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Wildfire Weather Increasing in California, West, Report Says

Wildfires have become more frequent in the Western United States over the past five decades, with some of the largest increases in California, according to a new report from Climate Central, a nonprofit media outlet that reports on the climate change.

The report examines three key weather conditions – heat, drought and wind – which, when combined, cause wildfires to spread quickly and grow in size, said Kaitlyn Trudeau, senior research associate at Climate Central.

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“We’re really talking about days where the stage is set for significant wildfire growth,” she said. “These three conditions work together to create truly dangerous weather conditions. »

The report is a reminder that the western United States has become hotter and drier, which tends to encourage more large wildfires, said Park Williams, a climatologist and professor in the UCLA department of geography. , who did not participate in the analysis.

“We’ve seen in a lot of academic research over the past decade that fires have increased in the United States – and most of that increase has been in the West – over the last half-century,” he said. he declared. “This report is therefore entirely consistent with this general conclusion. »

Burning fossil fuels has increased the risk of fires due to rising global temperatures, Trudeau said. Because warmer air can hold more water, the atmosphere has become thirstier, drawing more moisture from plants and soils and causing them to burn more easily, she said.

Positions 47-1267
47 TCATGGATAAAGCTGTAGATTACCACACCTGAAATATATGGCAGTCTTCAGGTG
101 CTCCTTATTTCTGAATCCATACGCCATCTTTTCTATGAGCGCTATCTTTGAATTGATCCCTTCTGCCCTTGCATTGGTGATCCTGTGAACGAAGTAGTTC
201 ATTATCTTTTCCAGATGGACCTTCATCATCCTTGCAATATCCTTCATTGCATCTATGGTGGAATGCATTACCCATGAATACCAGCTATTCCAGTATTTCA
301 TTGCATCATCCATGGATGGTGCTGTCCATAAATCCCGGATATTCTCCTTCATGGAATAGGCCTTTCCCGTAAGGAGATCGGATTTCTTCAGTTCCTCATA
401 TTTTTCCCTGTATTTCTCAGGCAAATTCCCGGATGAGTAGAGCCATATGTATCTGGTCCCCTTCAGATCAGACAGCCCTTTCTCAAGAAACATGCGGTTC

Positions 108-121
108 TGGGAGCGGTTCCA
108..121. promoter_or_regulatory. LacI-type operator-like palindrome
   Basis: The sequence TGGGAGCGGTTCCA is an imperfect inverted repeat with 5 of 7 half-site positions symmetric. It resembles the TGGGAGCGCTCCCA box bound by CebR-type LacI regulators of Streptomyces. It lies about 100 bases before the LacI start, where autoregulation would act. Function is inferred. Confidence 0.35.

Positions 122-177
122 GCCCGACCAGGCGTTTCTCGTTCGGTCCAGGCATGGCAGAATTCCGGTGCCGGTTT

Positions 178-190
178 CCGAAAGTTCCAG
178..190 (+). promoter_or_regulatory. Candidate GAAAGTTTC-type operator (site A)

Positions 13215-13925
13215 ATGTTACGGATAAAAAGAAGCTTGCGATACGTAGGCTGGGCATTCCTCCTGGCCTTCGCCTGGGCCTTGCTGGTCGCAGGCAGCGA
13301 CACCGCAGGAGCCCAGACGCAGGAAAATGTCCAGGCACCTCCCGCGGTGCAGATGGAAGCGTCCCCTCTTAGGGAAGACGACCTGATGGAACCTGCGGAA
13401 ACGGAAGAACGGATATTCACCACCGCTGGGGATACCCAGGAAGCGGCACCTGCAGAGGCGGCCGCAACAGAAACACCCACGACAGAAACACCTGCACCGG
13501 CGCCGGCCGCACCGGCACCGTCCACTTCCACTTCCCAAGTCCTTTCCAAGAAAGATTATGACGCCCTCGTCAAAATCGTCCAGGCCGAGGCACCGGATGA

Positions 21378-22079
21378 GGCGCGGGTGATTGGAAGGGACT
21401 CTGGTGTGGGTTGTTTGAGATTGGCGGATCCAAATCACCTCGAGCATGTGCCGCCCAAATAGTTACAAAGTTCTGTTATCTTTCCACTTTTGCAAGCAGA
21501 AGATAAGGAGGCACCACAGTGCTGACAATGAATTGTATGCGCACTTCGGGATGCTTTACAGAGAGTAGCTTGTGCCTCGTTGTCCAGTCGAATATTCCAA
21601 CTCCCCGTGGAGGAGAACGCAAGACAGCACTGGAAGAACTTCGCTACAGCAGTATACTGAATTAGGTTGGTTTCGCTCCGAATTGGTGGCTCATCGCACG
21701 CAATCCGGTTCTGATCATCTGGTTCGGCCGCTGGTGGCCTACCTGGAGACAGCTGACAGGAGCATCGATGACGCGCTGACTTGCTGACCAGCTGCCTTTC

“Because we can attribute this warming to climate change, and because of the relationship between relative humidity and temperature, we know we can attribute some of it to climate change,” she said.

Researchers analyzed hourly observational data from 476 weather stations in the Lower 48 states to calculate the number of fire days recorded at each station, on average, for each of the past 51 years. They defined a fire weather day as a day when temperatures, relative humidity, and sustained wind speeds simultaneously reached certain thresholds for at least two hours out of 24.

The report finds that the average annual number of fire days is increasing across the majority of California, particularly in inland areas of the state. The southern interior, the part of the state in the southwest desert basin, saw the largest increase with an increase of 61 fire days per year, on average, between 1973 and last year.

Generally speaking, an increase in fires would tend to have the least effect on this already very dry and sparsely vegetated desert region, because the warming and drying of the atmosphere does not necessarily make it more likely. of fires, Williams said.

“Instead, giving the earth a little water in order to grow new fuels is the first thing you need to increase the fire,” he said.

But higher elevation desert areas that have received good doses of precipitation over the past couple of years may have enough connected vegetation to fuel a major fire. The basin region includes part of the eastern Mojave Desert, where the York Fire last year became California’s largest fire.